There were two Pauls, and that allowed him to behave online in ways he wouldn't have offline. This phenomenon was first spotted in 2001 by the psychologist John Suler. He called it the "online disinhibition effect".

From behind a screen we don't look at or even think about the people we communicate with, and so feel strangely free from the social mores, norms and rules that ordinarily govern our behaviour.

Perhaps the most disinhibited of all is the internet troll - those people who take pleasure in offending or insulting strangers via the net. "Trolling" has become shorthand for any nasty or threatening behaviour online. But there is much more to trolling than abuse.

Zack is in his early 30s, and speaks with a soft Thames Estuary accent. I met him in a pub, where he immediately struck me as one of those sharp, thoughtful, well-read autodidacts - tinged with natural shyness.

He's been trolling strangers for a decade.

"Trolling is not about bullying people," he explained. "It's about unlocking situations, creating new scenarios, pushing boundaries, trying ideas out, calculating the best way to provoke a reaction."

Zack has spent years refining his tactics. His favourite technique is to join an online forum of a group he doesn't like, intentionally make basic grammatical or spelling mistakes, wait for someone to insult his writing, and then try to lock them into a brutal argument about politics.

He showed me one recent example. He'd posted an innocuous, poorly written comment on a popular right-wing website, complaining that right-wingers wouldn't be right-wing if they read more. An incensed user responded, and posted a nude picture that Zack had uploaded to an obscure forum using the same pseudonym some time before. Zack then posted a series of explicit videos of himself interspersed with insults about right-wingers and quotes from Shakespeare and Cervantes.

Zack told me this was a win. "He was so incapable of a coherent response that he resorted to digging into my posting history for things he thought would shame me, but I'm not easily shamed, haha."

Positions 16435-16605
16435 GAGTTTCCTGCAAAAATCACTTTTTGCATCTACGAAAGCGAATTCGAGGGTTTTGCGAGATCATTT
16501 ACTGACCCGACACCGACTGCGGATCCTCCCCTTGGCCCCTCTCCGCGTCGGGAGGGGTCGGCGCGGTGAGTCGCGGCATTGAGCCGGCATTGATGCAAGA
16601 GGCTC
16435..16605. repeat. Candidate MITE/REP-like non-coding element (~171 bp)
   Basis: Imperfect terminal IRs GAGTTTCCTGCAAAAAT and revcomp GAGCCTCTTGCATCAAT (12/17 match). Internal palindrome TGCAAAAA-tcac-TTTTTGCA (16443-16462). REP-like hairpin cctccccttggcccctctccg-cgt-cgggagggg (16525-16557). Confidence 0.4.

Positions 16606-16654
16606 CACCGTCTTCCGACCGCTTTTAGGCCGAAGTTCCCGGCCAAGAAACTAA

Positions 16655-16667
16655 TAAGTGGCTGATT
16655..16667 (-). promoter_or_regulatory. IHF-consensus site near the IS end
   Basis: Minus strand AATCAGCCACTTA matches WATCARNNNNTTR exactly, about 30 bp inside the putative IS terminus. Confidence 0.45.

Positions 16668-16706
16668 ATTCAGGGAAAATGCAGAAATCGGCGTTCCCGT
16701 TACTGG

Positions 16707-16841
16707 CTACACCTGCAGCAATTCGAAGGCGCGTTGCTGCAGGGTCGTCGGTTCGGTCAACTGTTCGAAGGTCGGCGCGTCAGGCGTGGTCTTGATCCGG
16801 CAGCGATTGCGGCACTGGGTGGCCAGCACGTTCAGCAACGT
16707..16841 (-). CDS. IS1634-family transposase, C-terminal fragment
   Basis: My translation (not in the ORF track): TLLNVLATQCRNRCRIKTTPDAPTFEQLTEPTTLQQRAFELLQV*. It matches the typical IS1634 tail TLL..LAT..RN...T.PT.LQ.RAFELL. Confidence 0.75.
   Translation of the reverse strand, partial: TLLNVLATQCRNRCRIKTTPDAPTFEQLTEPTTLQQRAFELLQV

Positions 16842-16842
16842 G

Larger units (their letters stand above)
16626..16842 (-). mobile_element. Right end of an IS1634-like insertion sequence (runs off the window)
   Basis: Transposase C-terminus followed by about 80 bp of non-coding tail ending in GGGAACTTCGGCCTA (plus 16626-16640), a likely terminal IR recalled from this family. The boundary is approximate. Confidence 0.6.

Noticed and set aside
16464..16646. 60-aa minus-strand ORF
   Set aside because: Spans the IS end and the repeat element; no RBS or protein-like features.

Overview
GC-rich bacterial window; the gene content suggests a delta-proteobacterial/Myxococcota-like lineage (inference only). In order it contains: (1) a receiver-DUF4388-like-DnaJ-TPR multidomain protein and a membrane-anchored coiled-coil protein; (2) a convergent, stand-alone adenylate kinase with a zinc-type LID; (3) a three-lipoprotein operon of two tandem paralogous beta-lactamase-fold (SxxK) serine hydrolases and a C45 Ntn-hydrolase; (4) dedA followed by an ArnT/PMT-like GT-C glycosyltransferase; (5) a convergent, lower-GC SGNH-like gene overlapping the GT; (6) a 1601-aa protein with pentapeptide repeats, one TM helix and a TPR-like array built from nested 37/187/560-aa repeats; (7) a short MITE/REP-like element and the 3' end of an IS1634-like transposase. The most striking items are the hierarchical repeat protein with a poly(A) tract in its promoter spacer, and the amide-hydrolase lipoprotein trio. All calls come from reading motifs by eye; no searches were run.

"But I thought you were trying to expose far right groups?" I asked.

"By posting the naked photos the discussion drew attention from across the site," he replied. "That is what trolling is all about - creating a scene in order to get more people to think about the issue being raised."

"And do you think you succeeded?" I asked.

"I dunno, but it was fun."


Dealing with trolls

Image copyright Thinkstock

"As the months wore on, he became utterly obsessed. He started posting links full of abuse to my wife, mother and work colleagues. My newborn son even garnered a few mentions."

Richard Bacon: My battle with internet trolls (March 2012)


There are many species of troll. Some like to bully strangers to make themselves feel good. Others get caught in the mob mentality, relentlessly targeting someone to fit in with the digital pack.

But for the thoughtful ones like Zack, it's a mixture of sport, philosophy and - admittedly peculiar - political activism. Zack, you see, thinks people need to be tough and independent, to take responsibility for their actions.

He fears a silent and obedient society, where everyone takes themselves too seriously, and is too easily offended. This leads to self-censorship, and the death of free expression. Trolls like Zack see it as their role to prod and probe the boundaries of offensiveness to keep society alert.

Sometimes online disinhibition takes people places they didn't plan. Like Michael, an approachable but serious man in his 50s, who's happily married with one daughter. "A successful business man, and a completely normal heterosexual bloke" is how he described himself.

Just before I met him, Michael had been convicted of possessing 3,000 illegal images of children on his computer hard drive - mostly girls aged between six and 16.